1989 Milestones
1993 Surrounded by the Bars
1994 The Greatest Hits
1996 Kobe (Reconstructions)
1996 Eternal Flashback
1997 Flawless
1997 The Best of 1969–1974
1997 Drei Jahrzehnte (1968–1998)
1999 The UA Years: 1969–1974
2000 Manana
2001 Once Upon a Time – Best of 1969–1999
2005 Anthology A complete Amon Düül II career retrospective


Release year Title Notes Album
1970 "Archangels Thunderbird" b/w "Soap Shop Rock" Yeti
1970 "Rattlesnakeplumcake" b/w "Between the Eyes" Non-album single
1971 "Light" b/w "Lemmingmania" Non-album single
1972 "All the Years Round" b/w "The Tables Are Turned" Carnival in Babylon
1974 "Pigman" b/w "Mozambique" Vive La Trance
1974 "Mirror" b/w "Liquid Whisper" Hijack
1979 "Don't Turn Too Stone" b/w "Spaniards & Spacemen" Only Human


Amon Düül II influenced such bands in late 70s like Hungarian psychedelic hardcore 'shaman punk' band Galloping Coroners.[13]


  1. ^ "Amon Düül II". May 2023. Retrieved 5 May 2023.
  2. ^ a b c Strong, Martin C. (2000). The Great Rock Discography (5th ed.). Edinburgh: Mojo Books. pp. 20–21. ISBN 1-84195-017-3.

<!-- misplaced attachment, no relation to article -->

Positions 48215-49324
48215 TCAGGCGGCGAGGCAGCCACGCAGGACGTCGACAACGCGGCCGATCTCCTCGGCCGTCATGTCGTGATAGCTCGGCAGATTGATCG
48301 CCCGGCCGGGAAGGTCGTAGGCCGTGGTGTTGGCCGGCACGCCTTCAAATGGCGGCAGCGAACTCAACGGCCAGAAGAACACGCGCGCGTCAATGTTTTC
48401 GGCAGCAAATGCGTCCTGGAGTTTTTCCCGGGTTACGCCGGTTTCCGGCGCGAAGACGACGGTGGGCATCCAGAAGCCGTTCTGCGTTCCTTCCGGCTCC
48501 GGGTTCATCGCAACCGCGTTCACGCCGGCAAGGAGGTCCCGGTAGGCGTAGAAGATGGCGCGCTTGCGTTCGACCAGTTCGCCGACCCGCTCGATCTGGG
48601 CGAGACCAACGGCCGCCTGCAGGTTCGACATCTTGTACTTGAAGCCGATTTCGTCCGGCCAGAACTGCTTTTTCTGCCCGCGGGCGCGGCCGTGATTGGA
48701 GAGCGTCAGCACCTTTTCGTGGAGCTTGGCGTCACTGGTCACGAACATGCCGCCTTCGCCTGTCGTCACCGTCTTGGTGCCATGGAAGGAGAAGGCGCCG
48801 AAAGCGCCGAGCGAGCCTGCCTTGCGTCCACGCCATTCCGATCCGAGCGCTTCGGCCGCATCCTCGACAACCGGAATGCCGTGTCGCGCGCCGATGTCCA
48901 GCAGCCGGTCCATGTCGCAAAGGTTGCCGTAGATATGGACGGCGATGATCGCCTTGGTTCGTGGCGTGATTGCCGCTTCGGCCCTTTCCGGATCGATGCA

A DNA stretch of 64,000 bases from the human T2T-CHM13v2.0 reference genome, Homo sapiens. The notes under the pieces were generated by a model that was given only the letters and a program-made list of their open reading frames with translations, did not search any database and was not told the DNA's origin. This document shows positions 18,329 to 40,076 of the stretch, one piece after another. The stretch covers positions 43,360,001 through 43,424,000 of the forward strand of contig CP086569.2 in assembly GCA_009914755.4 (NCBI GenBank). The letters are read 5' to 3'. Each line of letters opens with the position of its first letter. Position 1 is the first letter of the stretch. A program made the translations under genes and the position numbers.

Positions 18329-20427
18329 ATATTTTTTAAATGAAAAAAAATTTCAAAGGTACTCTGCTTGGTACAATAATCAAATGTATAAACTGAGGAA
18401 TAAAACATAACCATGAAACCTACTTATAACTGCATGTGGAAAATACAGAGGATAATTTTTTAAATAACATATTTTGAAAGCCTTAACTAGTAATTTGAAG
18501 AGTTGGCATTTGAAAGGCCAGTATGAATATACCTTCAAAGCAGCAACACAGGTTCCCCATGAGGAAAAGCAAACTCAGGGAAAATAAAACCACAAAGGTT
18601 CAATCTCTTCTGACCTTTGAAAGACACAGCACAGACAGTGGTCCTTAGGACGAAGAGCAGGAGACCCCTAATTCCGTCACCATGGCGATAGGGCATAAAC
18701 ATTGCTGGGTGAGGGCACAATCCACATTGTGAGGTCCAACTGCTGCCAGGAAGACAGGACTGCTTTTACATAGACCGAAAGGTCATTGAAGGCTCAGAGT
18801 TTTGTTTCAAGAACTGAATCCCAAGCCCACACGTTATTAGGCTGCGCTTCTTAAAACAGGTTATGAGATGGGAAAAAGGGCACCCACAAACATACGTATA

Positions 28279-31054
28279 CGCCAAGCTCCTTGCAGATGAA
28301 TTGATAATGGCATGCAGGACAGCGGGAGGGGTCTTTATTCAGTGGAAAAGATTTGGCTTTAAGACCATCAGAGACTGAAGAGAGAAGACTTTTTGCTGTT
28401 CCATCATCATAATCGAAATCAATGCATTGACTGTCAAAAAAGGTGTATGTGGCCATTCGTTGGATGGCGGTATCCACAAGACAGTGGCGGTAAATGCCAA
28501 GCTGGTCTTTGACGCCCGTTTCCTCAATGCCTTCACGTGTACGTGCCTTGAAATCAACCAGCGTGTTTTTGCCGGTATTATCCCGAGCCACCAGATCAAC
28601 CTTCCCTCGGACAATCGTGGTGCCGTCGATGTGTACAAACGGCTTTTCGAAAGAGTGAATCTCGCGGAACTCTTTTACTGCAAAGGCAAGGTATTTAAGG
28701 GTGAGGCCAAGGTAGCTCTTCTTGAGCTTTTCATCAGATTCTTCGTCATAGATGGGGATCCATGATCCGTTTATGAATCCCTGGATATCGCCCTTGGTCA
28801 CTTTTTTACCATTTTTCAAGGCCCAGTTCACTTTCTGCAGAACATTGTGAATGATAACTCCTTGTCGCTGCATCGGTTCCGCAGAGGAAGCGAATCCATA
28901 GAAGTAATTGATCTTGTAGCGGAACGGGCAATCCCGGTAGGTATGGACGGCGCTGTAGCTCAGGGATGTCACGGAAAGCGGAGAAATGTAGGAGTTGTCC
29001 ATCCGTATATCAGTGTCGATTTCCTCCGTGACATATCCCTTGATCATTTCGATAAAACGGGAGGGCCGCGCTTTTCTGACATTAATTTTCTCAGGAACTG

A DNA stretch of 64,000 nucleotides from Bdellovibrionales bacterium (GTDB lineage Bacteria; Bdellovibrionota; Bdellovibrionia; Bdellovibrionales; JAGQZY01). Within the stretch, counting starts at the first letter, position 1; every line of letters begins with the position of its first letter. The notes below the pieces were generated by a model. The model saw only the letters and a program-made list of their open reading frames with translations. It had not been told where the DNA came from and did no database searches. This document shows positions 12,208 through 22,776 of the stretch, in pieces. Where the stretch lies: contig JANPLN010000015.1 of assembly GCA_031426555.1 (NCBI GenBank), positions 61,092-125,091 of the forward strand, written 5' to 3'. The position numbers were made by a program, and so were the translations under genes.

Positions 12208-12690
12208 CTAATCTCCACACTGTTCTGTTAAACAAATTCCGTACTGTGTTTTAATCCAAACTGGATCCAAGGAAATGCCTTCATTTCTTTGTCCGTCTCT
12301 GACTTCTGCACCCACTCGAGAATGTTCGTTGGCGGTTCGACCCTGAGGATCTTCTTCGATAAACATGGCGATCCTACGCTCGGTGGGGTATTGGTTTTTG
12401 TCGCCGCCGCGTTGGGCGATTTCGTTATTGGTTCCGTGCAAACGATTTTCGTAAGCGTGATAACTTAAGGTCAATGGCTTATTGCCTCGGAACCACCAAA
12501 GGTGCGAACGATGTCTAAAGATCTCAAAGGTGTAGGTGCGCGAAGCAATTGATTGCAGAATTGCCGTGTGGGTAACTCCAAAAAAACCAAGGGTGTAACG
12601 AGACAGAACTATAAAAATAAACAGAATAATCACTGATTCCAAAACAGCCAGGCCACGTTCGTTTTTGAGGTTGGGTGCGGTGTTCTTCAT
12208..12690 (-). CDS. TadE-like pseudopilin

3. ^ "Biography & History". AllMusic. Retrieved 30 April 2023.
  4. ^ Pouncey, Edwin (February 1996) "Communing With Chaos" The Wire 144
  5. ^ "Krautrock: The Rebirth of Germany". BBC4. October 2009.
  6. ^ Griffiths, Mark (30 December 2014). "Germanic street preachers: The psychology of Krautrock". drmarkgriffiths. Retrieved 22 May 2017.
  7. ^ a b Gross, Jason (August 2008). "Interview with John Weinzierl". Perfect Sound Forever. Retrieved 13 May 2009.
  8. ^ Pouncey, Edwin (February 1996). "Communing With Chaos". The Wire. No. 144. Archived from the original on 29 May 2012.
  9. ^ "Amon Düül II". Gibraltar Encyclopedia of Progressive Rock. Archived from the original on 5 February 2012. Retrieved 12 February 2008.
  10. ^ "Band History". Amon Duul II. Archived from the original on 21 March 2009. Retrieved 14 March 2008.
  11. ^ Davis, Jon (10 November 2015). "Lothar Meid, Amon Düül II bassist, RIP".
  12. ^ Shrat – Christian Thiele discography at Discogs
  13. ^ Patterson, Archie. "Atilla Grandpierre Interview". Retrieved 9 June 2015.

External links[edit]